MULTI70 EDMOND DE ROTHSCHILD
Originally, this craft was a 70-foot one-design trimaran belonging to the MOD70 class. Since then though, the multihull has undergone numerous transformations to become a genuine test laboratory. Measuring 21.3 metres in length and 17 metres wide, this boat draws great inspiration from the former multihulls of the ORMA class.
GITANA XVGiven name
|Category Multihull, Ultime||Length 21.3 m|
|Year of launch 2011||Naval architect(s) VPLP yacht design|
|Upwind sail area 310 m²||Downwind sail area 409 m²|
Launched in late 2011, the trimaran was initially intended to compete in a one-design championship grouping together around seven identical multihulls. Within this context, she participated in 2012 in the inaugural transatlantic race between New York and Brest - The Krys Ocean Race – in which she secured 2nd place, as well as completing a European Multihull Tour. However, in 2013, due to the lack of a circuit, Gitana Team fashioned their own customised programme that included the ArMen Race, the Route des Princes, the Rolex Fastnet Race and the unforgettable participation by the Josse - Caudrelier pairing in the Transat Jacques Vabre, which was unquestionably the highlight.
In 2014, the multihull fitted out by Baron Benjamin de Rothschild was adapted to singlehanded sailing so as to participate in the Route du Rhum’s star category, the Ultimes. No longer adhering to a strict one-design format, the boat became the Multi70 Edmond de Rothschild. Before setting sail on the famous transatlantic race between Saint Malo and Pointe-à-Pitre, the trimaran underwent further transformation. This began with work on the ergonomics to adapt the deck layout to solo configuration. In this vein, additional protection was added to the helming stations and the pit, the existing cuddy being replaced by an external watch post to minimise the time spent down below. However, the key new features were architectural and were to mark a turning point in Gitana’s future projects.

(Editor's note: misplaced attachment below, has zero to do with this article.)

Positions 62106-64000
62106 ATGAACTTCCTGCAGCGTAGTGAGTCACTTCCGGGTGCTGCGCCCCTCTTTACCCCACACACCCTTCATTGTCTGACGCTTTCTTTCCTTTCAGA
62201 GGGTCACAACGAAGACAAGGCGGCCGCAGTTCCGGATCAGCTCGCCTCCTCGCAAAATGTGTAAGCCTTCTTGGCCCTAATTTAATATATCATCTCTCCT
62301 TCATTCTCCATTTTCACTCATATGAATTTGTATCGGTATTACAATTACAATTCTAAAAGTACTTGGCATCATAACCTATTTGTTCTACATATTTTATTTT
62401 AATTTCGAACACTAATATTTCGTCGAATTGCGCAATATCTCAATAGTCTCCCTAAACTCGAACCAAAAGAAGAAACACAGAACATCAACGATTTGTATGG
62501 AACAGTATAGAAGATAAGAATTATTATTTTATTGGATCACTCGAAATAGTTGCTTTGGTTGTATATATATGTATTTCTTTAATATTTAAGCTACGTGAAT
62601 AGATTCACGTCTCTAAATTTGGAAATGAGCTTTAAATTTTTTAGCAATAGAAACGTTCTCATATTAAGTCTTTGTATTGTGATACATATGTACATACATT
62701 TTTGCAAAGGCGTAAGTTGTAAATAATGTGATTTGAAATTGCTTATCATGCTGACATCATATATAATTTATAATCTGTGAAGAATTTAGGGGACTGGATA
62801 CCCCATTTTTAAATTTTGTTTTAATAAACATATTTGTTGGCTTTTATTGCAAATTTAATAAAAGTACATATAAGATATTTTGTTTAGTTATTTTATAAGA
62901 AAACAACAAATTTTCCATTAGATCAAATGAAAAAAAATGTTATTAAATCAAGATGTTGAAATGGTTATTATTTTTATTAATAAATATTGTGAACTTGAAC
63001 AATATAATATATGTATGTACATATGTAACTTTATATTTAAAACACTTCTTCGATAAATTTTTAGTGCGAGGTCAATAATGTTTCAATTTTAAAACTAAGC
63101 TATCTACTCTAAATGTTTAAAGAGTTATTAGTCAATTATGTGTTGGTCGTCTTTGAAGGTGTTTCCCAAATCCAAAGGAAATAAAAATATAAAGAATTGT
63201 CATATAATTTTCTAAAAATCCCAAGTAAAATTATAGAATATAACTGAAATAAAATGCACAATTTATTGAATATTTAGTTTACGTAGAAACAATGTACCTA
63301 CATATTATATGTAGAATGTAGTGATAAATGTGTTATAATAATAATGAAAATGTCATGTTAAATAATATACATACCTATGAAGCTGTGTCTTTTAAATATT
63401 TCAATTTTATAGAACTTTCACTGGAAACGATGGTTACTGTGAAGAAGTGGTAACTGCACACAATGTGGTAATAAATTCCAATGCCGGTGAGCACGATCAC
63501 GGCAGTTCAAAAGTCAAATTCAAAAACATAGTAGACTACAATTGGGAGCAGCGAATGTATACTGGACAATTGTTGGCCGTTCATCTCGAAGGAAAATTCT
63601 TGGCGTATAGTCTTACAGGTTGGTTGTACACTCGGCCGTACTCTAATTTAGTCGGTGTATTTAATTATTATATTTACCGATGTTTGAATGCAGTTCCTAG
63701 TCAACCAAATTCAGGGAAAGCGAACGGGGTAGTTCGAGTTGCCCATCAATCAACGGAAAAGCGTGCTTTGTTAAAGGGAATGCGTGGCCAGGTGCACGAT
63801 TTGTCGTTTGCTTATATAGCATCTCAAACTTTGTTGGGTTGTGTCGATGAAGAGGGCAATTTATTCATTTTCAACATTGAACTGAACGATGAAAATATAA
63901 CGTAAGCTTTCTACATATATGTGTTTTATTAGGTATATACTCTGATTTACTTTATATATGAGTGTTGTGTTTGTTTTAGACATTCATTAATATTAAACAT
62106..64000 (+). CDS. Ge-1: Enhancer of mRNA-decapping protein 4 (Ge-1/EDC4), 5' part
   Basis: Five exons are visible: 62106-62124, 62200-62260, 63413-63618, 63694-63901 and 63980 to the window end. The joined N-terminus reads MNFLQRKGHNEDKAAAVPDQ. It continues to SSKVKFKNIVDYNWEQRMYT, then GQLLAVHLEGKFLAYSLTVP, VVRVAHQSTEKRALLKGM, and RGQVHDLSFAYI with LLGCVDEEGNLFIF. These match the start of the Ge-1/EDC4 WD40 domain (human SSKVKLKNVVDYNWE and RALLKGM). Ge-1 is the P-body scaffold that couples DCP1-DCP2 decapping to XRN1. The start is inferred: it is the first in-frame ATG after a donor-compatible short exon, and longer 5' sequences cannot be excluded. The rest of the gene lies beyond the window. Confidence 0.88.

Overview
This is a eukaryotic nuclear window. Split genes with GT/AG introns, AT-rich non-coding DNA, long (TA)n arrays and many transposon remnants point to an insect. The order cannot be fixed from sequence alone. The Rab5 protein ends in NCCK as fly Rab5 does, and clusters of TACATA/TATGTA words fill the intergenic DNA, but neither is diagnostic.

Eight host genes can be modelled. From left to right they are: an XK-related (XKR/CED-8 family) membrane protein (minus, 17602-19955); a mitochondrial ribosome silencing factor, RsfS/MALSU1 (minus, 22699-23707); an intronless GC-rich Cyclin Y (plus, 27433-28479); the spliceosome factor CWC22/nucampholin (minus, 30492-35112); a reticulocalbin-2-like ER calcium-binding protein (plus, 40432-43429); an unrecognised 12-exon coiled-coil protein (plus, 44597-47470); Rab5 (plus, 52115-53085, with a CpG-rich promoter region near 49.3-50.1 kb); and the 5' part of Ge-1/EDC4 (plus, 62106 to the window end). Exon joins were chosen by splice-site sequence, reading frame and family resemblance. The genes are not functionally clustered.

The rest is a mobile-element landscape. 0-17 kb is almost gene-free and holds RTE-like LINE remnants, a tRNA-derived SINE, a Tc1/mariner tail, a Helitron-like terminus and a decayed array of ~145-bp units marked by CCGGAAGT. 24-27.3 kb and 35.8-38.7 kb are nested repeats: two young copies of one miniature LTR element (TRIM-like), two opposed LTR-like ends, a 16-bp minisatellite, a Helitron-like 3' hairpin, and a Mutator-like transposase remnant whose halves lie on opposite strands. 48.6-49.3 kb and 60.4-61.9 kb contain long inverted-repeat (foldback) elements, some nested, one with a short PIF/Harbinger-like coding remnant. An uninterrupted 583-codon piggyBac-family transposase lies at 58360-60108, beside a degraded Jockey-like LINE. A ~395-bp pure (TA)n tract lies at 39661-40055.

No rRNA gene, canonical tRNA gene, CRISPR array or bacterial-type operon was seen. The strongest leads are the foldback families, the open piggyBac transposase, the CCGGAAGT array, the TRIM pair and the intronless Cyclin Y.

Going ever faster, such is the leitmotif of offshore racing teams. In 2013, the AC72s, winged catamarans from the America’s Cup, definitively propelled the multihulls into a new era: that of flying boats. Benefiting from the expertise and experience of the Cup in this domain, the Gitana Team set off on the adventure in 2014 with its sights on the open ocean!
2014, the first steps towards a flying oceanic trimaran
With the Multi70 Edmond de Rothschild tied up to the dock in Itajai for a couple of days after her victorious race in the Transat Jacques Vabre 2013, the aim of creating a flying oceanic trimaran was already on everyone’s minds within Gitana Team. However, the refit time available to the team the following winter is not enough to fine-tune all the envisaged modifications – new rudders, latest generation foils, work on the sail plan – before the start of the Route du Rhum in November 2014. The team gets together with Guillaume Verdier, a renowned French architect responsible for Team New Zealand’s first flights during the last America’s Cup. For the first phase of the project, it is decided that the emphasis needs to be placed on the float rudders. Over the course of the winter 2014, those which had equipped the trimaran since her launch gave way to T-foil rudders; the appendages that became a familiar sight on inshore craft (bay races) during the Cup, but are still highly unusual for a large oceanic multihull.
The Multi70 Edmond de Rothschild’s T-foil rudders are the fruit of a close collaboration between Gitana’s design office, naval architect Guillaume Verdier and the members of Team New Zealand that are Jamie France, Bobby Kleinschmit and the Pure Design company.
2015, ready for take-off!
The appendages trialled during the Route du Rhum had proven their effectiveness, as testified by the Multi70 Edmond de Rothschild’s 3rd place against the XXL competition, as well as backing up the team’s choices. As such, Phase 2 of the initial project could commence. Over the winter of early 2015, the trimaran is kitted out with asymmetric foils – L-foils to port and C-foils to starboard – and more high volume T-foil rudders.
Asymmetric foils to continue the research
Hydro-dynamically, the C-foil is a very efficient appendage as it generates very little drag. Its ability to generate vertical lift no longer needs to be proven, but if we are considering flight, it lacks stability.
The L-shaped foil generates significant drag, but provides great stability and hence sizeable savings in relation to the platform’s drag. However, we’re still lacking information about how the boat handles in the sea with this type of appendage.